is the aggressive promotion of a culture of conformism, in which
people are treated as passive victims of circumstance whose emotions
and behaviour have to be managed.
Politics of Fear builds upon these themes, both showing the profoundly
negative consequences of the degradation of subjectivity, and offering
some suggestions about how it might be challenged. Furedi's analysis
is uncompromising, but not bleak. At the heart of the book is a
proposal for standing up to the misanthropic worldview that passes
for politics today, through engaging in a project of 'humanising
humanism'. Essentially, he argues, we need to take a step back from
the politics debate to approach a much bolder attitude to personhood,
reclaiming the sense of human agency and a positive orientation
This, he says, 'requires our involvement in a project comparable
to the Enlightenment', getting into a dialogue with people and establishing
a network to uphold and develop the gains of the Enlightenment.
A commonality of views about particular issues or political affiliations
is the least important aspect of this process. The divide that counts
today is between those who ascribe to the notion of human vulnerability
in the face of fear, and those who see people as the solution to
their own, and society's, problems.
This is no mean feat - but nor is it an impossible task. The politics
of fear is powerful but, as Furedi argues, 'it is not a completed,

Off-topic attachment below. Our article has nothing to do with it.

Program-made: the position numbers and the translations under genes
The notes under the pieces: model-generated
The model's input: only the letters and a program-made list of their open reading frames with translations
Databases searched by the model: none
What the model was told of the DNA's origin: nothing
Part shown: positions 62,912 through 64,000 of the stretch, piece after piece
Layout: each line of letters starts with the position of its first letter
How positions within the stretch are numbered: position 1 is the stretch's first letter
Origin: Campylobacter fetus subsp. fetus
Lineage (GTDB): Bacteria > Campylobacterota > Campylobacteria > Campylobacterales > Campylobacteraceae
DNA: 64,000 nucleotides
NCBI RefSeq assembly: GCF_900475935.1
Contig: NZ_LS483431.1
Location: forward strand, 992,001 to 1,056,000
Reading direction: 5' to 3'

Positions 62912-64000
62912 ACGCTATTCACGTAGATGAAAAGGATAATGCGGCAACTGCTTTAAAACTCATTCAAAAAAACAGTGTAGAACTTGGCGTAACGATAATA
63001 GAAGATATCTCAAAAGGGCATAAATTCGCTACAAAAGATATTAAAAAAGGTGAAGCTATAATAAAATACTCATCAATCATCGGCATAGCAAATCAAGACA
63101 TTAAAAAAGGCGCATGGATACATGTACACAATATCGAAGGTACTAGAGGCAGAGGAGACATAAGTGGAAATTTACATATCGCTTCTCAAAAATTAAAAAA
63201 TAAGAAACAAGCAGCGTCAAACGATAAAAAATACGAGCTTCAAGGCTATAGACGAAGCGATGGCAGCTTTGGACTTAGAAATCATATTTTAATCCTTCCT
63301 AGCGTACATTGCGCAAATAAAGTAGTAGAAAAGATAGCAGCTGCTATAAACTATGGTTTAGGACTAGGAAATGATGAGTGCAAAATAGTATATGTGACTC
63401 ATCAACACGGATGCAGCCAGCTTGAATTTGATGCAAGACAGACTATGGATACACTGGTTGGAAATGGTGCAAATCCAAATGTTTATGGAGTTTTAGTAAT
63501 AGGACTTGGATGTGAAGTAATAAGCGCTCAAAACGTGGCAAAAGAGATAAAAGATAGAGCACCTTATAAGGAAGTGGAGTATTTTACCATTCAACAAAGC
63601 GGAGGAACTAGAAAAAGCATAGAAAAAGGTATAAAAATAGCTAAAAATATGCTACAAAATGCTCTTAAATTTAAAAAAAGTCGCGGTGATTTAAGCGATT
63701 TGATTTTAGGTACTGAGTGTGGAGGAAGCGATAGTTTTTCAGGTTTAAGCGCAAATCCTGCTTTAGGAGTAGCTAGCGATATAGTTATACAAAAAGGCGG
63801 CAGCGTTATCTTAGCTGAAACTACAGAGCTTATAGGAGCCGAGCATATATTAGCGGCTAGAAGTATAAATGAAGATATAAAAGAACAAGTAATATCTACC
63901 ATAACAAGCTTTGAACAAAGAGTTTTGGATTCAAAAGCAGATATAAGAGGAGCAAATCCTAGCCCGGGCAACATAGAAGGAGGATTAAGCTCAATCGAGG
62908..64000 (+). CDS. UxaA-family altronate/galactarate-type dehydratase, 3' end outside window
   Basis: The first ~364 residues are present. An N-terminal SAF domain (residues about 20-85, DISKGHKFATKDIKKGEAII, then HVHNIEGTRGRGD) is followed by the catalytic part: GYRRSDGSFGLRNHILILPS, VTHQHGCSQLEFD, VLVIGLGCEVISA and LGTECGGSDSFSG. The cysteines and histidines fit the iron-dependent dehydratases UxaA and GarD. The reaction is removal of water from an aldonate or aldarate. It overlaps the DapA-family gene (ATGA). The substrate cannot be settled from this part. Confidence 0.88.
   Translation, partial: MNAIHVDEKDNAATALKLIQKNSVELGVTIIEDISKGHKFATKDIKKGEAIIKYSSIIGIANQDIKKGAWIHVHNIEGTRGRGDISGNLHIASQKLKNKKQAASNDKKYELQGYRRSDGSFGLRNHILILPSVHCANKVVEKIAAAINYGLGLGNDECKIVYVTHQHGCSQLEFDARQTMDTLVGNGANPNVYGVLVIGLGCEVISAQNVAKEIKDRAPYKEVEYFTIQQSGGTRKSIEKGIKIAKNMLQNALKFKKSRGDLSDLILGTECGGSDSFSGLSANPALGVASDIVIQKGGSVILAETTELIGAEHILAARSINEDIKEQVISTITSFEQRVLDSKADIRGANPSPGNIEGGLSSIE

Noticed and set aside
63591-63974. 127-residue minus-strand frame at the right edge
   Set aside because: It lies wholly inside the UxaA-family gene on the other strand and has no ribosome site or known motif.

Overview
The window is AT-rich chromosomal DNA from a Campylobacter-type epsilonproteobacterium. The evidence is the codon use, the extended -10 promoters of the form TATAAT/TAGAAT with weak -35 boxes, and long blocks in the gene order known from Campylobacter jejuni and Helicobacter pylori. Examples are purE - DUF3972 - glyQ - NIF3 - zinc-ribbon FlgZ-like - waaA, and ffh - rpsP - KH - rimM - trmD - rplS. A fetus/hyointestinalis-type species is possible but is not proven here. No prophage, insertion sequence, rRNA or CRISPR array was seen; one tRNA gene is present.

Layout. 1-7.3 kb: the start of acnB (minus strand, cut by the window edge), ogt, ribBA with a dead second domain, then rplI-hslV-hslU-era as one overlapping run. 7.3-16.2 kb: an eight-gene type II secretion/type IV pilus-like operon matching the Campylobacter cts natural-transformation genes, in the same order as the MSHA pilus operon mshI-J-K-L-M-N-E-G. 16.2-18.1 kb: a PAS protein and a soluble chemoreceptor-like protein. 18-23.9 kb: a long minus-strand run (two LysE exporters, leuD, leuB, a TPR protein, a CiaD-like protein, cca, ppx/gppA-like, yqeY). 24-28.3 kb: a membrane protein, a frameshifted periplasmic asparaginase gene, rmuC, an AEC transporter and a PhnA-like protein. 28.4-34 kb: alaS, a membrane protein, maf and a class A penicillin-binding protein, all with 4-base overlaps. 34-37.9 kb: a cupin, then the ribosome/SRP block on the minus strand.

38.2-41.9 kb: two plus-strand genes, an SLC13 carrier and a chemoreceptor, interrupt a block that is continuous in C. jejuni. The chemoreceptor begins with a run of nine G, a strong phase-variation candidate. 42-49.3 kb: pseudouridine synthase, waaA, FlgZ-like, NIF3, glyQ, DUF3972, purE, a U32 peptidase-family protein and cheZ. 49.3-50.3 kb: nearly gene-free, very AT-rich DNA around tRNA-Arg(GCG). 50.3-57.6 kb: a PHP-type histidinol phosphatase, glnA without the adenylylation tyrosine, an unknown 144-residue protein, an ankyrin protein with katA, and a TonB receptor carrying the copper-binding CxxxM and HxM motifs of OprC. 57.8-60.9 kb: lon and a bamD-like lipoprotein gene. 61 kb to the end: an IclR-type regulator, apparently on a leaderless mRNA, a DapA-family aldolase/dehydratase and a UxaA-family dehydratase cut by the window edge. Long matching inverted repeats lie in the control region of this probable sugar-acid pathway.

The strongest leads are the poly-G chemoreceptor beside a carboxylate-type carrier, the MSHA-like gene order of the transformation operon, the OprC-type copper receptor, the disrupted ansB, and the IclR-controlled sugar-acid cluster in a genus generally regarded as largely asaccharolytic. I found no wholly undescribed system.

absolutely rigid process that doesn't permit opposition. In the
real world, people are still able to engage in acts of solidarity
- for example, after the London bombs. One could feel extremely
depressed watching commuters running for the train, pushing the
elderly and infirm out of the way and not giving up their seats.
But then something like the London bombing happens, and shows that
solidarity still exists'.
Other disparate examples help to illustrate this point. Furedi
has written on spiked about how the French and Dutch rejection of
the EU Constitution represented, in its own way, those electorates'
refusal to play the passive role allocated to them. A footnote to
Politics of Fear expresses the author's 'delight' in discovering
that a group of swimmers have won a legal battle to bathe outdoors
without the presence of lifeguards on London's Hampstead Heath.
What such stories demonstrate, he says, is that 'our culture creates
this sense of vulnerability, but human experience conflicts with
it'. Even if the political elite has given up on people, there is
no need for the rest of us to do so.
We cannot go back to the Enlightenment, and today's conservatism
of fear offers us no way forward. Politics of Fear concludes by
offering us two clear alternatives. We can renounce the gains of
history and resign ourselves to the prevailing culture of fatalism;
or we can refuse to celebrate passivity and vulnerability and 'set
about humanising our existence'. The choice is ours.
published on spiked, 15 September 2005